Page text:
Ideally, a centrifugal pump should be operated at or near its best efficiency point (BEP) flow rate in order to minimize the life cycle costs. However, all centrifugal pumps have sweet spots beyond the BEP that will yield acceptable efficiency and reliability.
Excerpt from the Sept. 2016 article from WaterWorld
There are limitations, though, on the minimum and maximum flow rates, beyond which the pumps should not be operated continuously (or for an extended period of time), in order to avoid premature failures.
A first step in avoiding these negative, low-efficiency and low-reliability conditions is to determine the pump BEP, preferred operating region (POR), and allowable operating region (AOR) flow rates. It is especially important to determine these flow regions because not all pump applications are static in nature or closely match the expected system demand. Because of this, pumps are often required to operate over a broad range of flow rates, which can adversely affect the pump efficiency and reliability.
A pump will always operate at the flow rate where the pump head-capacity curve intersects the system head-capacity curve. This means that it is also critical to accurately determine the true system H-Q curve, in order to establish the true operating flow rates.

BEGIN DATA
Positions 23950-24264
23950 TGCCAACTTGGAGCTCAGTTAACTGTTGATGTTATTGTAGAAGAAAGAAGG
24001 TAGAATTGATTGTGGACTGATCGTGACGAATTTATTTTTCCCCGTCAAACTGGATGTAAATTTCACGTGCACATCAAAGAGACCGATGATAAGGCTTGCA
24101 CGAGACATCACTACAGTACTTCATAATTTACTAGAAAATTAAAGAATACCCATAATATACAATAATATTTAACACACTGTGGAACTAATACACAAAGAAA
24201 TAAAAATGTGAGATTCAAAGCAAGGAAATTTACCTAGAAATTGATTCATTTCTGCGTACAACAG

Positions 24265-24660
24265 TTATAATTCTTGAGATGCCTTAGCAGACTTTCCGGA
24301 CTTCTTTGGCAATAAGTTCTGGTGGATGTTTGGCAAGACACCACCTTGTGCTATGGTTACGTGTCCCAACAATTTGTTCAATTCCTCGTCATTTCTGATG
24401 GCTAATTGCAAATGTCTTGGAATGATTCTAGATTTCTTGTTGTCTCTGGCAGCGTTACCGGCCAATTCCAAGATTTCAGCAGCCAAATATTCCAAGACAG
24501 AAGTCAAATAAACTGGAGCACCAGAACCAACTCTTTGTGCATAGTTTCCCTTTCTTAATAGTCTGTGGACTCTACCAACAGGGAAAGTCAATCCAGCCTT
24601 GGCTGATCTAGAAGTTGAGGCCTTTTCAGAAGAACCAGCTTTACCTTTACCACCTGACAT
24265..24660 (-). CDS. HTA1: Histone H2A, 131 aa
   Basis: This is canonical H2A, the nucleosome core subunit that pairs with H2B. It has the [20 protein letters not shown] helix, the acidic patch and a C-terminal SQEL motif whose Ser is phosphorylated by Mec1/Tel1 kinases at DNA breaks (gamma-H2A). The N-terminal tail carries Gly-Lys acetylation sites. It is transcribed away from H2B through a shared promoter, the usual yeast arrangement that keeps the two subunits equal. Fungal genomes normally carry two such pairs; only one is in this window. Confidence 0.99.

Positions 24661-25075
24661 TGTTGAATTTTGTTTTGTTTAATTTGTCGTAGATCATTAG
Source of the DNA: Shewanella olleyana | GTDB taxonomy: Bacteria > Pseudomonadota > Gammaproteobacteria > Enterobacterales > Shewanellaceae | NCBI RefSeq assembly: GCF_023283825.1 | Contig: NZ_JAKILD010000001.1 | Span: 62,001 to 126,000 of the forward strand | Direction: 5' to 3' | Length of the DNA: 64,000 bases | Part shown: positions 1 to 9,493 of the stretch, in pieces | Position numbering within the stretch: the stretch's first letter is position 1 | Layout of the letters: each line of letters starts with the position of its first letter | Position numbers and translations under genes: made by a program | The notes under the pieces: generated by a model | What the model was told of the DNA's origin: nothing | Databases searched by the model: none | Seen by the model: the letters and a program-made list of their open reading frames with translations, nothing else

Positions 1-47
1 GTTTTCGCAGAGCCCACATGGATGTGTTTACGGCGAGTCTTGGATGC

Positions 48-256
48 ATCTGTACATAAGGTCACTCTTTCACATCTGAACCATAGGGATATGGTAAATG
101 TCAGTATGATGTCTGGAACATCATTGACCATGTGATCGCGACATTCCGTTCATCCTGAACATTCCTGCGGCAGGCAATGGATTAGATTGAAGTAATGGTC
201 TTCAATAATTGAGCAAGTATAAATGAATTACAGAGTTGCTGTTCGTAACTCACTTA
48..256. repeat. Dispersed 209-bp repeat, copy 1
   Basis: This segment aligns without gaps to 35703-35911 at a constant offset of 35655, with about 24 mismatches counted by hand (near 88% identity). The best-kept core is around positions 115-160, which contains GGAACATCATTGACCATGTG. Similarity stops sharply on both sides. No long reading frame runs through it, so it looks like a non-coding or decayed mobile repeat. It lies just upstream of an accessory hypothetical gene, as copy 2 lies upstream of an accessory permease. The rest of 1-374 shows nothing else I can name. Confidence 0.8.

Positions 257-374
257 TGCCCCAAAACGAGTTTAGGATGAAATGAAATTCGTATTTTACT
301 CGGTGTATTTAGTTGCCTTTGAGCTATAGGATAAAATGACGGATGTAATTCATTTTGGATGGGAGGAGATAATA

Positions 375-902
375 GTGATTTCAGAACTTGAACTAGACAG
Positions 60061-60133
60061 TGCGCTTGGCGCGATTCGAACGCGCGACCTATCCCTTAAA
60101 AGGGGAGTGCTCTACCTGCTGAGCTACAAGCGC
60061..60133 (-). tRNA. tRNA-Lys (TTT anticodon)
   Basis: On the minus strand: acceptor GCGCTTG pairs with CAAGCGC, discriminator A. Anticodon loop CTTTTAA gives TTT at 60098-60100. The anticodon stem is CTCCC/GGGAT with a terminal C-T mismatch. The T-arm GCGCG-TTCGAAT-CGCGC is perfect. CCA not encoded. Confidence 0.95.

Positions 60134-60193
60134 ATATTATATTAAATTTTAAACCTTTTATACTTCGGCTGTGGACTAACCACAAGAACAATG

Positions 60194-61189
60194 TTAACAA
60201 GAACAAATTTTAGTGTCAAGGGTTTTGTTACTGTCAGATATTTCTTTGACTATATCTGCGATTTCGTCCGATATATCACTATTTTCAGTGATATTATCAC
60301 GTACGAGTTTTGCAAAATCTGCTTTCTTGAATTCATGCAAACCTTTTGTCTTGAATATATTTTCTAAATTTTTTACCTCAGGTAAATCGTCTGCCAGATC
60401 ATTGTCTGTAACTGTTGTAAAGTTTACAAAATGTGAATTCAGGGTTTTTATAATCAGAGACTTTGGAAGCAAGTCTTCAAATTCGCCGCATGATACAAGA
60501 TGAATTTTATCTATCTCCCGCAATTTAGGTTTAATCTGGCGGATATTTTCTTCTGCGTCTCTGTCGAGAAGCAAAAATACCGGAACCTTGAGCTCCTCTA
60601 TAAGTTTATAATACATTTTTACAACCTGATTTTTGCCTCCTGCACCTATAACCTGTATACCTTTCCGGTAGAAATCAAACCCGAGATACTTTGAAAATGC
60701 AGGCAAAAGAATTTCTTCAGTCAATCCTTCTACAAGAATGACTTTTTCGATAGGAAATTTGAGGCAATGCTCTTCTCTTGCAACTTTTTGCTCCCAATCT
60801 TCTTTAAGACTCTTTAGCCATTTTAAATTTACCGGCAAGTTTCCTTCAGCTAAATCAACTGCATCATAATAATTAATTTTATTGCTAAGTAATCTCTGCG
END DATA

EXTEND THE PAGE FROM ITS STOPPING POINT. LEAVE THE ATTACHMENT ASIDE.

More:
Once these flow regions and the true system conditions are known, actions can be taken to maximize pump operation in the POR and avoid or minimize operation outside the AOR, thus optimizing pump life cycle costs.
BEP Flow Region
Pump performance and service life are optimized around a rate of flow designated as the BEP. At the BEP, the hydraulic efficiency is maximum, and the liquid enters the impeller vanes, casing tongue (discharge nozzle), and diffuser vanes in a shockless manner. At the BEP, flow through the impeller and diffuser vanes (if so equipped) is uniform, free of separation, and well-controlled.
Lower and higher flow rates cause mismatch between the flow and the impeller and casing vanes. This mismatch causes turbulence within the impeller and casing flow passages, which both block the flow passages and increases the local velocities. This increase in velocity increases vaporization (cavitation) within the liquid. The greater this resulting turbulence and cavitation, the lower the pump efficiency and reliability, and the more severe are the levels of vibration, noise and erosion.
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